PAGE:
There's a bloke, a pollster, prowling the country with a tale for the centre-left about messages and constituencies.
Interview: The Month Of Living Dangerously
When the mobs took over the streets of Dili it was the people of East Timor that bore the brunt. Elisabeth Lino de Araujo from Union Aid Abroad-APHEDA was there to witness what happened.
Unions: Staying Mum
Penrith mums, Linda Everingham and Jo Jacobson, are at the heart of a grassroots campaign to boot Jackie Kelly, out of federal parliament. Jim Marr caught up with one half of the sister act.
Economics: Precious Metals
There's a lot of spin around AWAs in the mining industry, but Tony Maher argues all that glitters is not gold.
Industrial: The Cold 100
The Iemma Government has come up with 100 reasons why WorkChoices is a dud, with 100 examples of ripped off workers
History: The Vinegar Hill Mob
This month's Blacktown Rally was not the first time workers had stood up for their rights in the region, writes Andrew Moore.
Legal: Free Agents
Is an independent contractor a small businessperson or a worker? The answer depends upon whether the contractor is genuinely ‘independent’ or not, writes Even Jones.
Politics: Under The Influence
Bob Gould thinks Sonny Bill Williams is a hunk; he reveals all in a left wing view of The Bulletin’s 100 most influential Australians, questioning the relevance of some, and adding a few of his own.
International: How Swede It Was
Geoff Dow pays tribute to the passing of Rudolf Meidner, one of the architects of the Swedish model of capitalism.
Review: Keating's Men Slam Dance on Howard
These punk rockers are out to KO WorkChoices. Nathan Brown joins the fray.
Hendification Blurs WorkChoices ll
Visa Rorts Minister Urged to Quit
Organiser On Front Line
Fire Brigade Chokes on Tests
Union Backs Man of Steel
$3 Billion Dollar Chalkies
Lib Pans Telstra Job Cuts
James Hardie Joins AWA Crusade
Job Network Unravels
Andrews Discovers Irony
Big Business Bashes Bush
Howard Pinches Pay
Tilers Spark Korean Protest
Activists What's On
Work Choice: US Military Style
John Howard has learnt a few lessons on workers rights from his Texan buddy, writes Rowan Cahill.
As Pru Goward slams into the glass ceiling of the NSW Liberal Party, Ian West considers how women are faring under the Howard-Costello Government.
The Locker Room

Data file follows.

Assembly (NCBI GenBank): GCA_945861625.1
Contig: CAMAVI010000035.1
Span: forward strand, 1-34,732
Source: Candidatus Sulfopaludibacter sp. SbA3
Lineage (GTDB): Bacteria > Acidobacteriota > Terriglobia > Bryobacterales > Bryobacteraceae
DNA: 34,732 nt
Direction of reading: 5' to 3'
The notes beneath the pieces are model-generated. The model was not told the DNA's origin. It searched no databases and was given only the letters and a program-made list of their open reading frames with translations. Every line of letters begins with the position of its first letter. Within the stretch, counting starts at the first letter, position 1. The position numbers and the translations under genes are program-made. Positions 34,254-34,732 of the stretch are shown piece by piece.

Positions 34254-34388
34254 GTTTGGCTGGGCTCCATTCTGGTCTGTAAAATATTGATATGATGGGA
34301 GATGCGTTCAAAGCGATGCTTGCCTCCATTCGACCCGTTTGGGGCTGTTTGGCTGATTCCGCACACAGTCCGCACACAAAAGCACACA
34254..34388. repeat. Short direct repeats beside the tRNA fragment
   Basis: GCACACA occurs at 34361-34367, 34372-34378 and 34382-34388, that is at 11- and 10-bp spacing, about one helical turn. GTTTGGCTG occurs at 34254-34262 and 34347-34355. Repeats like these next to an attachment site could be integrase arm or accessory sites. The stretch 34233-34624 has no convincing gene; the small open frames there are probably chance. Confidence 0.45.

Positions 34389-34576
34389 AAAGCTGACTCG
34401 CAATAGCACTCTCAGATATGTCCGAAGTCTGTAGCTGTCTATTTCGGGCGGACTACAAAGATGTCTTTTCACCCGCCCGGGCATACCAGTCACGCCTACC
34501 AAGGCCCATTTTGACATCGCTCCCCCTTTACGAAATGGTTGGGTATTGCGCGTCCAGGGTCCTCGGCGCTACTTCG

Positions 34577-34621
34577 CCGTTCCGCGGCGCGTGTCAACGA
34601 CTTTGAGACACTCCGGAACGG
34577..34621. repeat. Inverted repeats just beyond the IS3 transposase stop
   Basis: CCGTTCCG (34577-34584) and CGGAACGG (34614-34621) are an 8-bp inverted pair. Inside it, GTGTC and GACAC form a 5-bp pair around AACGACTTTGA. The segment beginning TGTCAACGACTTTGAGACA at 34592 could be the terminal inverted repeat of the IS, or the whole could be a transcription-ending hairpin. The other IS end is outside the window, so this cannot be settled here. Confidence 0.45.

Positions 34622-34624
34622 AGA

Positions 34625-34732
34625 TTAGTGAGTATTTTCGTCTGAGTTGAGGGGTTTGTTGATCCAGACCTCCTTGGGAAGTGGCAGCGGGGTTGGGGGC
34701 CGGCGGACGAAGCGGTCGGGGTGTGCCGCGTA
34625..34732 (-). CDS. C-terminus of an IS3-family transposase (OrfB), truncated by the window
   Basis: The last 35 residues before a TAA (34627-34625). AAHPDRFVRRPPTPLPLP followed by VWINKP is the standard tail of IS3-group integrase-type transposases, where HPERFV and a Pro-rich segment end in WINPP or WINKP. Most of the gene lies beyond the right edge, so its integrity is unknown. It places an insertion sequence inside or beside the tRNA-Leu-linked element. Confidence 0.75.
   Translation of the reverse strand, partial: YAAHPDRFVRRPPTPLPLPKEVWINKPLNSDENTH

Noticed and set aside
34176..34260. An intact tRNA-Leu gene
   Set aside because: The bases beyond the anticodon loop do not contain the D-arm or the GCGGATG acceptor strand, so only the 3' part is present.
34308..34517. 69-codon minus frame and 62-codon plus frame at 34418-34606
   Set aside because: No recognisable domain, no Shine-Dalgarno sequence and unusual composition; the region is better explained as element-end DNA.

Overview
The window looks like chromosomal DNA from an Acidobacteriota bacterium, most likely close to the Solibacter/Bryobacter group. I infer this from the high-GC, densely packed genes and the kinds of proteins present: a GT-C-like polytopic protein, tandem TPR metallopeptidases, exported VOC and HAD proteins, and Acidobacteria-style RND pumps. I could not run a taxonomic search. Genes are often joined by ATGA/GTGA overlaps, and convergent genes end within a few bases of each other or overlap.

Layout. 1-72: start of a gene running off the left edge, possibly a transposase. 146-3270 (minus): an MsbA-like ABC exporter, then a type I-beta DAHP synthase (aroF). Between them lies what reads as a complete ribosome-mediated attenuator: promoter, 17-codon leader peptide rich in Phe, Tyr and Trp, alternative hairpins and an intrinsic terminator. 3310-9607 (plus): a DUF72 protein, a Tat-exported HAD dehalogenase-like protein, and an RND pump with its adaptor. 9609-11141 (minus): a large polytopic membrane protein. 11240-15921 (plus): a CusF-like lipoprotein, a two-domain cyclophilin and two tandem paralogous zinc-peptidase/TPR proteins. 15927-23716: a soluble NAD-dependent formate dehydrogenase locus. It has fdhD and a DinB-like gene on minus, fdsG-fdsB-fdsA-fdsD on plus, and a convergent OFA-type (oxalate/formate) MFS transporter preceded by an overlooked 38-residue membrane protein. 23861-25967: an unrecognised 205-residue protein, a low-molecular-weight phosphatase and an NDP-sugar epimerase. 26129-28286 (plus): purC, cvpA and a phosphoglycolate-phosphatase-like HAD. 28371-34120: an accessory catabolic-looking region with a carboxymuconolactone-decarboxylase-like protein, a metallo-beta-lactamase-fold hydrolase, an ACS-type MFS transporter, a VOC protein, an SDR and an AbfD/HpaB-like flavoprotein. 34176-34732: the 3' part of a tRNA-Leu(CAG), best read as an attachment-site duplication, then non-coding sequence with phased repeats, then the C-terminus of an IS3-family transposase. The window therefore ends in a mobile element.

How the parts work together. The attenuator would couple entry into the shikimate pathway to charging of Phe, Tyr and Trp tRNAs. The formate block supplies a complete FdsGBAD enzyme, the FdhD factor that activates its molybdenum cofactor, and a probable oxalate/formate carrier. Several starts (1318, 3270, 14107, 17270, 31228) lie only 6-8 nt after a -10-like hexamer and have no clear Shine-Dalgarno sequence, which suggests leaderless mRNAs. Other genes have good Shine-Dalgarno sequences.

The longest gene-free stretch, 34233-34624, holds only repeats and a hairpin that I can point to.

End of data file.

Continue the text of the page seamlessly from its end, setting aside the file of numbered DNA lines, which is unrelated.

A World Away
Phil Doyle is pleased that a display of subtle beauty and athletic grace has been overtaken by some good old-fashioned mindless violence
Sick of Ants
Praise from Belly
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Job Network Unravels
Individual job network staff are dealing with up to 500 job seekers at a time, supporting claims the privatised system is in crisis.
An employee of a western Sydney provider blew the whistle on a system that runs down staff and short changes the unemployed.
On the eve of welfare-to-work changes, she endorsed claims at the centre of a critical Queensland University study.
The study found massive discontent and high staff turnover, with three quarters of staff leaving in the past four years.
The report, by academics Greg Marston and Catherine McDonald, comes as the Federal government moved to introduce 'Welfare to Work' measures that will see unemployed people forced to choose between substandard AWAs or losing income support for eight weeks.
The predicament was highlighted recently when Spotlight in Mount Druitt used AWAs to slash the conditions of new starters.
The job network worker, who spoke on condition of anonymity, said the system introduced to give "choice and flexibility" offered neither due to strict guidelines imposed by the Department of Employment and Workplace Relations.
"We're not supposed to use discretion," says the Job Network worker. "But you have to use discretion when people are in a difficult situation.
"Case managers are expected to spend quality time with job seekers, but, with an average case load of 150 clients, we're not spending quality time [with them]."
The worker also backed claims of high levels of bureaucratic administrative work hindering the core business of finding jobs for clients.
She backed the report's claims that staff were suffering high levels of stress and burnout.
Media reports claimed DEWR referred to clients as 'stock' at the start of a contract.
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